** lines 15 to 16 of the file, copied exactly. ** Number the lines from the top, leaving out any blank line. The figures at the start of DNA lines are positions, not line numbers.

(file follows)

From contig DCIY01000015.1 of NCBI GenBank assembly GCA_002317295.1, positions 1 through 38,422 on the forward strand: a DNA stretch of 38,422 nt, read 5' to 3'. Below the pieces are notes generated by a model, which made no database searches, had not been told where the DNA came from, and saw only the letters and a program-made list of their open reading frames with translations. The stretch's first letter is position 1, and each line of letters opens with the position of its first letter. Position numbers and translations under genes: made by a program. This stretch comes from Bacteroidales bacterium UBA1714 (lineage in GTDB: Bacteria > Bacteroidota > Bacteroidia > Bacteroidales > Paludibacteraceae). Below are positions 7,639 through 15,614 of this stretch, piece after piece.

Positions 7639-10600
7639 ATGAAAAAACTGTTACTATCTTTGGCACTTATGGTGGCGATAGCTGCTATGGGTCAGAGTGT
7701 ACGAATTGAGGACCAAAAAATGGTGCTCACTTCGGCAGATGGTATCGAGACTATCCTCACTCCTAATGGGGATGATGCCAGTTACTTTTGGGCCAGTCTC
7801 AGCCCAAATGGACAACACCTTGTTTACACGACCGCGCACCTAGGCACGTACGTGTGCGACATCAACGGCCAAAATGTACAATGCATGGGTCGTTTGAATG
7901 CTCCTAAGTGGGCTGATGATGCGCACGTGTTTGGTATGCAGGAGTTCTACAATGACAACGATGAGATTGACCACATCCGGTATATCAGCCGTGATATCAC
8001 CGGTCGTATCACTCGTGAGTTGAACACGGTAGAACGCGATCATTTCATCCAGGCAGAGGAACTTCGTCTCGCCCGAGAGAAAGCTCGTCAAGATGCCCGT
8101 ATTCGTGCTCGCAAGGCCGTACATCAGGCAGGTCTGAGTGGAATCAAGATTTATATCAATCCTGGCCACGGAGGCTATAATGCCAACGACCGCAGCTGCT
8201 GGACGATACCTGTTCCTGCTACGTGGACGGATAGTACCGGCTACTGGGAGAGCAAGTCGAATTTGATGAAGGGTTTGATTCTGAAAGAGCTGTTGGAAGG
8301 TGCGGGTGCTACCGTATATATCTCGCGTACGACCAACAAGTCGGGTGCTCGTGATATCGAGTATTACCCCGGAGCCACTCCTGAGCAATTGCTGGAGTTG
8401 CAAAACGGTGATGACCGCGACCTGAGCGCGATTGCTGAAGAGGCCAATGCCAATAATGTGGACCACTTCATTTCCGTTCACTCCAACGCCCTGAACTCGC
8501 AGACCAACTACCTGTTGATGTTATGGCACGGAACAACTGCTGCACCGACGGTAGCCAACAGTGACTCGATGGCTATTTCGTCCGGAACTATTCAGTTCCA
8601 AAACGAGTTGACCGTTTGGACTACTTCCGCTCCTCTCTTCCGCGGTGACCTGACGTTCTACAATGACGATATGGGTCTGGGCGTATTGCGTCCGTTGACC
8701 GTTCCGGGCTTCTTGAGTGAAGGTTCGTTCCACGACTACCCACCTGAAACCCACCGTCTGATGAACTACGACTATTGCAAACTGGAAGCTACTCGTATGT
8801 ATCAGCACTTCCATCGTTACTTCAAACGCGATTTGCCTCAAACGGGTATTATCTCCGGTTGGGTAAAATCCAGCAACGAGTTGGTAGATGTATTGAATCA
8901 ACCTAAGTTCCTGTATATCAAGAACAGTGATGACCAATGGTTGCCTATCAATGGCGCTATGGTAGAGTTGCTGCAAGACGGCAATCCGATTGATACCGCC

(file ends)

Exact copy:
8801 ATCAGCACTTCCATCGTTACTTCAAACGCGATTTGCCTCAAACGGGTATTATCTCCGGTTGGGTAAAATCCAGCAACGAGTTGGTAGATGTATTGAATCA
8901 ACCTAAGTTCCTGTATATCAAGAACAGTGATGACCAATGGTTGCCTATCAATGGCGCTATGGTAGAGTTGCTGCAAGACGGCAATCCGATTGATACCGCC